What is the significance of the texts of the Judeo-Christian religions to one who doesn’t consider them rules to be followed, or instructions for how to be good, or even the capital ‘W’ Words of God? What does ‘covenant’ mean in that situation? Does it even have meaning?
It may be that this Bible does not condemn people whose sexuality doesn’t conform to that same preference as the majority. If it did, would that matter? Not to me, because that isn’t what I’ve become convinced is the purpose of the Bible. It may seem odd to Bible-literal Christians that those who take a different view on the authority of scripture can think of it having any power at all, but it’s even powerful enough to affect a life when a person doesn’t believe every Bible story is a literal historical event. In that context, what does ‘Covenant’ mean?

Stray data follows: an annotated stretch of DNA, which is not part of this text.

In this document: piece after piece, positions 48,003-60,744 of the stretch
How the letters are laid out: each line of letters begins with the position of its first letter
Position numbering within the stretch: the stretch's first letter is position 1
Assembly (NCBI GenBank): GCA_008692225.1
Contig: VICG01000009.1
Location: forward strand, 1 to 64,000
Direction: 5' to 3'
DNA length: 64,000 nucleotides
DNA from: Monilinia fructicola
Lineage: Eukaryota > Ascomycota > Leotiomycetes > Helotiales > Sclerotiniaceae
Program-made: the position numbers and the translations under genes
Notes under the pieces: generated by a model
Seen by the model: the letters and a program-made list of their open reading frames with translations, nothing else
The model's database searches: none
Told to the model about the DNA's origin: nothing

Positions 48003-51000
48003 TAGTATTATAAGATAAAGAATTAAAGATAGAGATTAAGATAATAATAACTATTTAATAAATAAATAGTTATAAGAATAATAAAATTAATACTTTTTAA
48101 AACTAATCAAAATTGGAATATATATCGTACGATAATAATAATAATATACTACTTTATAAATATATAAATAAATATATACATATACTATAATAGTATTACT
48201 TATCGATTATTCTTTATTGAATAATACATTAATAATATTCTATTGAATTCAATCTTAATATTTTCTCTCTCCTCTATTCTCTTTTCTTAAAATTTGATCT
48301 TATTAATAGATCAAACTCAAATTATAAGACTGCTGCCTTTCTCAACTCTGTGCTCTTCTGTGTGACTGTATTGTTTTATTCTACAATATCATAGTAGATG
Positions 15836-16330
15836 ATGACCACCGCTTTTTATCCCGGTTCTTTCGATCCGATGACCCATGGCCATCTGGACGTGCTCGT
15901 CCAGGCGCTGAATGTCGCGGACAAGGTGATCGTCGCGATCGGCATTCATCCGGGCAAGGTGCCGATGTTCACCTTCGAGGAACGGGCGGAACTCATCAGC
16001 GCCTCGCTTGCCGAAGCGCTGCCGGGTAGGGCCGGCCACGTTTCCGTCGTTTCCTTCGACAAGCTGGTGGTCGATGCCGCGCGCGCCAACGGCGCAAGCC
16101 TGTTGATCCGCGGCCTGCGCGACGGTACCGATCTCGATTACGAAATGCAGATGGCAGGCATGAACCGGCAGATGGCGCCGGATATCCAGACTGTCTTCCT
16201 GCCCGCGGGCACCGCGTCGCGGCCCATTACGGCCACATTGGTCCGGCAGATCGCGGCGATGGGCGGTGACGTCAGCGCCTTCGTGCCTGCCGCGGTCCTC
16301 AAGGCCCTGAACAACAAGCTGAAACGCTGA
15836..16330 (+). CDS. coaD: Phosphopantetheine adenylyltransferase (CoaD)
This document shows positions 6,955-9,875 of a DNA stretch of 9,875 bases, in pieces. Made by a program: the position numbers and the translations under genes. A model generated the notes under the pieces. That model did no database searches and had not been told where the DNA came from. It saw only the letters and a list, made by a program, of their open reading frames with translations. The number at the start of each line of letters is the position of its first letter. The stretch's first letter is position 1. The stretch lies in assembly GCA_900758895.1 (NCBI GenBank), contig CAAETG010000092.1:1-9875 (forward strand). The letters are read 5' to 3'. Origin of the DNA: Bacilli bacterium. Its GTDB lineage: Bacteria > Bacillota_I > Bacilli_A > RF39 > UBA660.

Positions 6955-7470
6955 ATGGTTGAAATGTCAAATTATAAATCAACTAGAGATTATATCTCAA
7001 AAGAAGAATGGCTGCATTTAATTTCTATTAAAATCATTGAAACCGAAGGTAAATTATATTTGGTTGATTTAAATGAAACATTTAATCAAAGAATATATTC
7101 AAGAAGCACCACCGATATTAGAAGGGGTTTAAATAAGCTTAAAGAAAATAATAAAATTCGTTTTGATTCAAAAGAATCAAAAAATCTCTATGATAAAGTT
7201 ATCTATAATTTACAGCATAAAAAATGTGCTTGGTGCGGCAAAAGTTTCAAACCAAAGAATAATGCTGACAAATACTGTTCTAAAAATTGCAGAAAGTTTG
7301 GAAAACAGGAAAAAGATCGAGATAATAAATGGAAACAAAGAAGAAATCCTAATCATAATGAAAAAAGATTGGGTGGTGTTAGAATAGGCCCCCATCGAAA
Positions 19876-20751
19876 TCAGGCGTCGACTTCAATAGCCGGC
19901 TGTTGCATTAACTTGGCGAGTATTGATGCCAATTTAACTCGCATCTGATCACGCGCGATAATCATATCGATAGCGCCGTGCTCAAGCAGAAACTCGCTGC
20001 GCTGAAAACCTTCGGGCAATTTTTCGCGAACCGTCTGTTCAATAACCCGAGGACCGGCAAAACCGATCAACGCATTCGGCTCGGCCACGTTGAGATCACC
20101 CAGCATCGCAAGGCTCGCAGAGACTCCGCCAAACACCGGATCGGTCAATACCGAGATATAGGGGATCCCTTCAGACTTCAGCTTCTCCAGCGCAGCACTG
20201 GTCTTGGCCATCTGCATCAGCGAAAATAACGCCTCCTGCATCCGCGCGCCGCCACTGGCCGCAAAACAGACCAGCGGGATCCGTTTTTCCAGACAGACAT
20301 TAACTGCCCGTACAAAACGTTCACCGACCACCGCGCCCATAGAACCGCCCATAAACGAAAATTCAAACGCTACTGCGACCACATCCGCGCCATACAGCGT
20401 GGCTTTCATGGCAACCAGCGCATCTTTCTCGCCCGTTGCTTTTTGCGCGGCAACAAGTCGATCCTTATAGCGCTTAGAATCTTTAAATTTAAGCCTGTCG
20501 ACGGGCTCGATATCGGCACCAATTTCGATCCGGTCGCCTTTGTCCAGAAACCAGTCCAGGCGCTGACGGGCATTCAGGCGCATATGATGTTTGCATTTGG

Well, I don’t prefer the same music as the majority, though the Bible recommends certain instruments, and some even interpret Ephesians 5:19 to recommend (some say require) non-instrumental music.
Various rules (or dogma), doctrine, commands are held up by some believers as holy writ. They’re free to do so, and here’s the important thing: those who take a legalistic, literal view of scripture must be allowed room to see it as they do. A person can’t be made to change their perspective on how the entire universe is composed by argument. In fact, the evidence shows that argument only solidifies an opposing viewpoint where religious fundamentalism is concerned.
I once thought women couldn’t be ordained ministers, but then I married a woman who is possibly the best preacher I’ve ever heard. Yes, her words mean more to me because of the intimate relationship I enjoy with her. Even with my natural bias, I recognise her aptitude through those who don’t have such a close relationship, or any relationship at all with her, each of whom react as if quenched of a great thirst. Yes, women can and, if called must preach.